Constipation in pregnancy can begin early and continue for months. “It can start in the first trimester and even continue for days or weeks after the birth,” Lamppa says. But don’t worry, having early constipation in pregnancy doesn’t necessarily mean you’ll be plugged up for months on end. “Often, women will find that it can wax and wane—or they get good control with their diet, activity, supplements or medications,” Lamppa says.
Got that sluggish feeling in your gut? If you’re tired of sitting on the toilet with little reward, there are a few things you can do to get relief and hopefully kick things into gear again. Below, a few options to try.
What can pregnant women take for constipation?
Pregnancy constipation pain can be uncomfortable. If you’re wondering what over-the-counter options you can take, the good news is that stool softeners are generally considered a safe and effective option, Greves says. These medications help add moisture to your stool and make it easier to pass. Still, talk to your doctor before using any medication or supplement in pregnancy. One treatment option you should avoid altogether is laxatives; Greves notes that these can cause dehydration.
Home remedies for constipation during pregnancy
If you’d rather not take a stool softener or your doctor has hesitations, rest assured there are a few ways to try to relieve constipation during pregnancy at home without medication. These include:
Upping your fiber intake. Fiber helps increase the weight and size of your poop while also softening it, making it easier to pass, according to the Mayo Clinic. “One delicious way to do this is to blend your favorite fruits and vegetables—frozen or fresh—into a smoothie,” Lamppa says. “Give it a bigger boost by adding some chia seeds.”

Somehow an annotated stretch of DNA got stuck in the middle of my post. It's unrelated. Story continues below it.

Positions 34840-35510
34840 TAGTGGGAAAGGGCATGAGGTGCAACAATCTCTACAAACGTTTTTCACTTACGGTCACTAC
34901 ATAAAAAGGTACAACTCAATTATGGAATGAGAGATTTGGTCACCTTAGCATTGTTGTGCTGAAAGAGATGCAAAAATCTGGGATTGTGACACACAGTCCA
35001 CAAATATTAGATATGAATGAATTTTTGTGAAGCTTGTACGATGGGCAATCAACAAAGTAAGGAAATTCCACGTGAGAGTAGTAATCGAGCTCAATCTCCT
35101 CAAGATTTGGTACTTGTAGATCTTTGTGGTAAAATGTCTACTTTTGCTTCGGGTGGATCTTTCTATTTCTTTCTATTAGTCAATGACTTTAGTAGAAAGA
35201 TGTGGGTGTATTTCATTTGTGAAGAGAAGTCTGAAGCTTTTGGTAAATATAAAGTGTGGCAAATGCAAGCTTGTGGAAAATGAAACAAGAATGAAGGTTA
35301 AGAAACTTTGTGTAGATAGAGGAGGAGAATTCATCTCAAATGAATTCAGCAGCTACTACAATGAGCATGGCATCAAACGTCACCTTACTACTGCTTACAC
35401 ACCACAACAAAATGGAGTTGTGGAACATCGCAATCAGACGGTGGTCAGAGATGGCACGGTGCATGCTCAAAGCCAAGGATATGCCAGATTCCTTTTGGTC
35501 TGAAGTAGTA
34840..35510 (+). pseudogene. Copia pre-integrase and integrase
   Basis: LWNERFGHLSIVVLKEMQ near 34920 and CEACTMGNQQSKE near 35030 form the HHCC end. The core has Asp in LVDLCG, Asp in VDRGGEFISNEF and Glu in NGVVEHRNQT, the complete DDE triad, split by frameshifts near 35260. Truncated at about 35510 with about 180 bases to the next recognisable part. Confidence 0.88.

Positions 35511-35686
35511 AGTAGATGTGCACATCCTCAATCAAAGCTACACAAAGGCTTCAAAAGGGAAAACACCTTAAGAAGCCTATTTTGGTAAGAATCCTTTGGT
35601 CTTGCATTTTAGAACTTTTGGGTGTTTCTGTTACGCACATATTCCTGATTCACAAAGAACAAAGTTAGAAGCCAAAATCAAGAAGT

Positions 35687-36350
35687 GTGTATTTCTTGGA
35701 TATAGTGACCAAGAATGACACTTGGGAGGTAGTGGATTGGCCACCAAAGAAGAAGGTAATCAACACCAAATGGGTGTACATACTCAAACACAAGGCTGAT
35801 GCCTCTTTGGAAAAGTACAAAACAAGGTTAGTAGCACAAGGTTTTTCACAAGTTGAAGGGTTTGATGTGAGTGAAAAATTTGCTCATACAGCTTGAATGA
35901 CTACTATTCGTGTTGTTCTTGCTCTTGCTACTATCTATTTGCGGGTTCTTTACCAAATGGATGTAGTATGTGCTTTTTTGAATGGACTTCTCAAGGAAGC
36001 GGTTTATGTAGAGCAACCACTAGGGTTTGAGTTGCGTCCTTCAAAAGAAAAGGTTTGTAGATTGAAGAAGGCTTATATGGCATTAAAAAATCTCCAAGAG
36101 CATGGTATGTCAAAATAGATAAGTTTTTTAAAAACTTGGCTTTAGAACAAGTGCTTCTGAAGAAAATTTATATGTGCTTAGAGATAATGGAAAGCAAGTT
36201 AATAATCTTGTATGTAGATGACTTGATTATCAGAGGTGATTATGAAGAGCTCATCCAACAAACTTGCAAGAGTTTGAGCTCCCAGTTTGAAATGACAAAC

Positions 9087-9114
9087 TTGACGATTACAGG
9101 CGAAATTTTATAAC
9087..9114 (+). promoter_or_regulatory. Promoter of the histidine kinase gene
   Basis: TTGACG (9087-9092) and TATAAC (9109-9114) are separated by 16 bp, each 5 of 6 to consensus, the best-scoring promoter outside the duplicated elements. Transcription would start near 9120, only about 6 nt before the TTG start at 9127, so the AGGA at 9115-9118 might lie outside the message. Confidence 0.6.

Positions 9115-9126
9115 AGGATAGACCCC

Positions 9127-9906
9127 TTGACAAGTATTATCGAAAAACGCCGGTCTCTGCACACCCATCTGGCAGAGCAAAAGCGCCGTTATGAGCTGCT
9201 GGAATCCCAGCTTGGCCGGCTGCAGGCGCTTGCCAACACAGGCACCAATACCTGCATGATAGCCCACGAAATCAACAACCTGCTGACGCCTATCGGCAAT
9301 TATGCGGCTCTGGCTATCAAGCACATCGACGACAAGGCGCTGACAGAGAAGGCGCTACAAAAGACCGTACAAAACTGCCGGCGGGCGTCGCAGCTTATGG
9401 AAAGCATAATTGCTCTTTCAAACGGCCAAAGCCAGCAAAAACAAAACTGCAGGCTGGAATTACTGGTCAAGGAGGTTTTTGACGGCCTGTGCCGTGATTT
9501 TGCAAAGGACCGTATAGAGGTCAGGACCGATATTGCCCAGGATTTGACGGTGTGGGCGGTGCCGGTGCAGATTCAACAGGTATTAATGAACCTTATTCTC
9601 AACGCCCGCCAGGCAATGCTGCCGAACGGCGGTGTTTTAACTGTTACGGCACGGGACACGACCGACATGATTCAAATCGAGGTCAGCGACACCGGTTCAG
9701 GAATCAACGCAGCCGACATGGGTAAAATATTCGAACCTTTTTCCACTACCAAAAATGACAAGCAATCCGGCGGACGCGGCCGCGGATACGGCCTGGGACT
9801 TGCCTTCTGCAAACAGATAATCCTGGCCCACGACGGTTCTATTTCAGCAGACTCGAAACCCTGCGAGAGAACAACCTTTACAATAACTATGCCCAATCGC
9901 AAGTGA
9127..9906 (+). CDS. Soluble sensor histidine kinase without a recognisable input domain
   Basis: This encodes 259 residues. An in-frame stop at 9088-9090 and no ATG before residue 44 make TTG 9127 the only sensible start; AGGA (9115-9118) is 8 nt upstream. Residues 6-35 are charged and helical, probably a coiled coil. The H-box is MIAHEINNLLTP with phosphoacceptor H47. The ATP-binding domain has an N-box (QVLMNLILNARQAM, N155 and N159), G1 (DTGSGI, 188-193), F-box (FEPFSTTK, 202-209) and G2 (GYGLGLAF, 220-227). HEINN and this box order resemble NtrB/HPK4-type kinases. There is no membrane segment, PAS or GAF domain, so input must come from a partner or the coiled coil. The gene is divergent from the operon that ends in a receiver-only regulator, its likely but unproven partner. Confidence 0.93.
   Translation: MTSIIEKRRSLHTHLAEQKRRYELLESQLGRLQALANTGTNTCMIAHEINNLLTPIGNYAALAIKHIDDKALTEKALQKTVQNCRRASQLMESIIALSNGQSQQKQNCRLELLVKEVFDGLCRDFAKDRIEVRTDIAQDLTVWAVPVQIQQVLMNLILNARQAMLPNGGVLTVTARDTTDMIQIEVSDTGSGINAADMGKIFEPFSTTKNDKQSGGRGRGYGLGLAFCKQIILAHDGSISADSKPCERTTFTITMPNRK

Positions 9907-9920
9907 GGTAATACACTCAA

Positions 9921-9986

Drinking more water. It’s important to make sure you’re adequately hydrated while pregnant. This can help regulate many bodily functions, including your ability to poop. What’s more, water can soften stools, making them easier to pass, Greves says.
Getting more exercise. Being active can help move things along in your intestines as well. “Increasing physical activity such as walking and low-impact exercise can be beneficial,” Cackovic says.
Switching up your prenatal vitamin. “You may want to take a break from the typical prenatal vitamin that contains iron, which can cause constipation to worsen,” Lamppa says. “Using a prenatal gummy that’s iron-free for a while may help.” But she adds this caveat: “You don’t want to do this for the entire pregnancy because supplemental iron is important.”